Dental Assistant Training: Things You Need To Know

There are a few things you need to know when it comes to dental assistant training. Many people are confused between dental assistants and dental hygienists, which are two different sub-professions in the dental field.




The primary responsibilities of dental hygienists are to clean the teeth and gums of the patient, perform inspection and report the findings to a dentist. Dental assistants, on the other hand, perform tasks such as preparing the patients, dental tools, equipment, scheduling patients, and other office duties.

Aside from preparing the patient for dental treatment, the dental assistant can also provide help in processing x-rays, preparing materials for specific dental treatments, applying topical anesthesia, and more. They also help dentists during dental surgery by rinsing the patient’s mouth, sterilizing dental tools, preparing surgical instruments, and helping the patient overcome stress.

According to the Bureau of Labor Statistics (BLS), there were more or less 300,000 dental assistants in the US in 2008. About 98% of these dental assistants work in a dental office.

Requirements for Dental Assistant Training

Not similar with dental hygienists, there is no required academic degree that you need to complete to become dental assistant. But there are training programs that are available for individuals who want to acquire the required skills and basic knowledge that are necessary to become a dental assistant.

You have three options – 1 year diploma on dental assisting, 2-year associate’s degree diploma from a vocational school, or get experience as a dental assistant through internship programs.

The internship programs are often offered by hospitals and dental clinics, and you can often learn the skills through hands-on experience. You can also learn things that you can never acquire from school.

License and Certification for Dental Assistants


Most states in the US require dental assistants to be licensed before they can work. In addition to a license, there is also usually a requirement for a certain amount of edcation and an exam has to be passed.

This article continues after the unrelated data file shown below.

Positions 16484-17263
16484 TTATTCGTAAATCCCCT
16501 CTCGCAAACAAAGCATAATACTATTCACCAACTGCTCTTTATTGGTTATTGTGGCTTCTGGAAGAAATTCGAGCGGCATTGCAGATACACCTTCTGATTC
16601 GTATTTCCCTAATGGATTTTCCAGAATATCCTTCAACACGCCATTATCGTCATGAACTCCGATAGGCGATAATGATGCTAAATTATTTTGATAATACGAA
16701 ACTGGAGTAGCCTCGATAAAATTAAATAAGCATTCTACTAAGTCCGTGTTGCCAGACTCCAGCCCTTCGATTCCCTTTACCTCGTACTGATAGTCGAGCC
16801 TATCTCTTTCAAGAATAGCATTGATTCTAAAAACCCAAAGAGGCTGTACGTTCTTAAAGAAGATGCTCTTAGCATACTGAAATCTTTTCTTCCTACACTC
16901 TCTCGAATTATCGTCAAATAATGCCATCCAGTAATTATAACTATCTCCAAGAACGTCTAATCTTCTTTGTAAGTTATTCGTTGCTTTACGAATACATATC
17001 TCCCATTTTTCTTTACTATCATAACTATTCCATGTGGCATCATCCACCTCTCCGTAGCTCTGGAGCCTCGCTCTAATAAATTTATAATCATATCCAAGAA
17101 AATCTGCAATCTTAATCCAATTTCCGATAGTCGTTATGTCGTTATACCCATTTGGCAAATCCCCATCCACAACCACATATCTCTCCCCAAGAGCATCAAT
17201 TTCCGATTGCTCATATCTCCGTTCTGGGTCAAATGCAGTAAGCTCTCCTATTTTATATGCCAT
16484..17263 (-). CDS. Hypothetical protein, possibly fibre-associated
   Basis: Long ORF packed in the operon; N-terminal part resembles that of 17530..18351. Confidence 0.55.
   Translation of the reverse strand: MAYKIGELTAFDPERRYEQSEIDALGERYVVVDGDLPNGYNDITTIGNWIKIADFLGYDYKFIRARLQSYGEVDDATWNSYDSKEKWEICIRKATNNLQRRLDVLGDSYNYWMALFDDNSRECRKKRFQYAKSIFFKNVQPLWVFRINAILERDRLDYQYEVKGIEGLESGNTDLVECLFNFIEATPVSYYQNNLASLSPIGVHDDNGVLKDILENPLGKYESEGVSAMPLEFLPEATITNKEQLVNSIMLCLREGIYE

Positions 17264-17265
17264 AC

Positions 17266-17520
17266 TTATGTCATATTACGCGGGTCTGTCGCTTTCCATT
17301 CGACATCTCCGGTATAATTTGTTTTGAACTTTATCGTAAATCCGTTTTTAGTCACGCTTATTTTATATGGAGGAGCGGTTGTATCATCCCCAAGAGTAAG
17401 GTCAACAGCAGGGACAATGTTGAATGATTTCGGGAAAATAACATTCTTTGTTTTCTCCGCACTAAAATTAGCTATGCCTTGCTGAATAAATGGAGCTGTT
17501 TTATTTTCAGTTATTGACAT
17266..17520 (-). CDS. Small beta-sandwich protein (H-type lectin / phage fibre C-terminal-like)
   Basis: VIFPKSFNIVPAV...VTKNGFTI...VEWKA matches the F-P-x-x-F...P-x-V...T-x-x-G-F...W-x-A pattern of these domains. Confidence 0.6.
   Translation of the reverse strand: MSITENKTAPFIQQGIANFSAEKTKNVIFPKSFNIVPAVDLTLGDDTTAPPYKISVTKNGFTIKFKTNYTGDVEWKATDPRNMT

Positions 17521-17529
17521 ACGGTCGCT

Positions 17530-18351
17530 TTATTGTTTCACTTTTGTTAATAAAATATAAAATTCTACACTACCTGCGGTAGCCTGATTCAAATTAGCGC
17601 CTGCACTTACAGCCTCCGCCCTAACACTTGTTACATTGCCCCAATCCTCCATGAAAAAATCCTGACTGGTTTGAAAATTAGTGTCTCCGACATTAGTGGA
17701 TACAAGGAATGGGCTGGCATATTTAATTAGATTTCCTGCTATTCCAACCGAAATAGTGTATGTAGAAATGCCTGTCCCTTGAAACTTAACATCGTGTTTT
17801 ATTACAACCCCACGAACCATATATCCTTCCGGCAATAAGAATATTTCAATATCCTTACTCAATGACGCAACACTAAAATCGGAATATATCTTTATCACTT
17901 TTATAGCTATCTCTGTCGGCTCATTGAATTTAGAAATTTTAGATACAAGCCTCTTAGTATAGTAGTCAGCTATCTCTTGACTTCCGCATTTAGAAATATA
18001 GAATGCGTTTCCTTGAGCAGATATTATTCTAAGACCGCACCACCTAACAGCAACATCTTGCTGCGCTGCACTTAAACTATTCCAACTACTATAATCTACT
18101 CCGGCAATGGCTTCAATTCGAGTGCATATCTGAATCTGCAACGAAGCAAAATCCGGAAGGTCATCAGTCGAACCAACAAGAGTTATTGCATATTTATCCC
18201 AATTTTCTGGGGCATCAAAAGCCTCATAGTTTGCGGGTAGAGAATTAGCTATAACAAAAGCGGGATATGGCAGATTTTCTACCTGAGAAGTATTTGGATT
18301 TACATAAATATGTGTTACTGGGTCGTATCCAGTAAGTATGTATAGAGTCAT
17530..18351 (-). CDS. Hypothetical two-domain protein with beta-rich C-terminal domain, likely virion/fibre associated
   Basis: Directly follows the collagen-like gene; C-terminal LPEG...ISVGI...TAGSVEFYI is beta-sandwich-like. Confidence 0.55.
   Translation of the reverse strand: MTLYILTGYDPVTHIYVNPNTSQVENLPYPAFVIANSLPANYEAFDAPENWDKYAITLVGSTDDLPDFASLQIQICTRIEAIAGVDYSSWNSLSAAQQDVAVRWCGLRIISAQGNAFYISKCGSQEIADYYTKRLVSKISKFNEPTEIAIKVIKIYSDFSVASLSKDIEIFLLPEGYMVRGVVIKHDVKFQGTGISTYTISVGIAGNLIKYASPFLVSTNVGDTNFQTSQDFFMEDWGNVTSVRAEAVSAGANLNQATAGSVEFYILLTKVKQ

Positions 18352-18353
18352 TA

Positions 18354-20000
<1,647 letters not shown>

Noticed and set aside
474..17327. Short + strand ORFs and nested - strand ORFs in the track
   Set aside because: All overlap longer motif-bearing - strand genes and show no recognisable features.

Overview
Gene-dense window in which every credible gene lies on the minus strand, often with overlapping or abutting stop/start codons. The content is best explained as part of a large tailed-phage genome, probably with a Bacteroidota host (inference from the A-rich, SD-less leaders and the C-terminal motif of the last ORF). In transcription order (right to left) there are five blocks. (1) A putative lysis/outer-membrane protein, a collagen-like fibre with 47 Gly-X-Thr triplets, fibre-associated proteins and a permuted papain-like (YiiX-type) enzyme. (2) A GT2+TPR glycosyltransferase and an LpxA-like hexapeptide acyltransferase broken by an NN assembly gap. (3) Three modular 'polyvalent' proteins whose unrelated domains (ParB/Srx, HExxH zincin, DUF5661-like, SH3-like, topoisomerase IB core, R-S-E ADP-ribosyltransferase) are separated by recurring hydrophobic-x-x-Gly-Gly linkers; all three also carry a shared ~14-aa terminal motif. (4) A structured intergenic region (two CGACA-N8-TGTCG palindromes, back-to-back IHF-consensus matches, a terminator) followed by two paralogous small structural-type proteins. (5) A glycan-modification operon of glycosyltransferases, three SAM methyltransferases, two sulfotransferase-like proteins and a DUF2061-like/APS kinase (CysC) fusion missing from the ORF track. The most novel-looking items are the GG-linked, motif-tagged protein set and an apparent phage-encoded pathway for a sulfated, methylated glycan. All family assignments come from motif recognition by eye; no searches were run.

In reference with the BLS, the credentials of dental assistants can be used in 37 US states, and regulated by the Dental Assisting National Board (DANB).

The Advantages and Disadvantages of Becoming a Dental Assistant

The main benefit of becoming a dental assistant is the positive career perspective because of the increased job opportunities for DAs. According to BLS, this career has a chance to experience 36% growth in ten years (2008 to 2018).

In addition, the required academic background and dental assistant training is very minimal. Many dental assistants like their career because they don’t need to come to work at night, during weekends and holidays.

One primary disadvantage of becoming a dental assistant is the lack of opportunities to advance in this career field. Hence, many individuals are undergoing dental assistant training as their stepping stone for a more advanced career in the healthcare industry, particularly in dentistry.

Another disadvantage is you will probably spend at least part of your day looking into the mouths of your patients.  This may “gross out” some people, while not bother others.

A plus is that dental assistants will spend less time doing this than dental hygienists, whose primary task is cleaning the patient’s teeth.

Average Salary for Dental Assistants

Based on the reports from the BLS, the average income of dental assistants is $34,500 per annum as of May 2012. Those in the top 10 percent of the profession earned more than $47,580, which is a very promising salary considering that the required dental assistant training is minimal (depending on your state).



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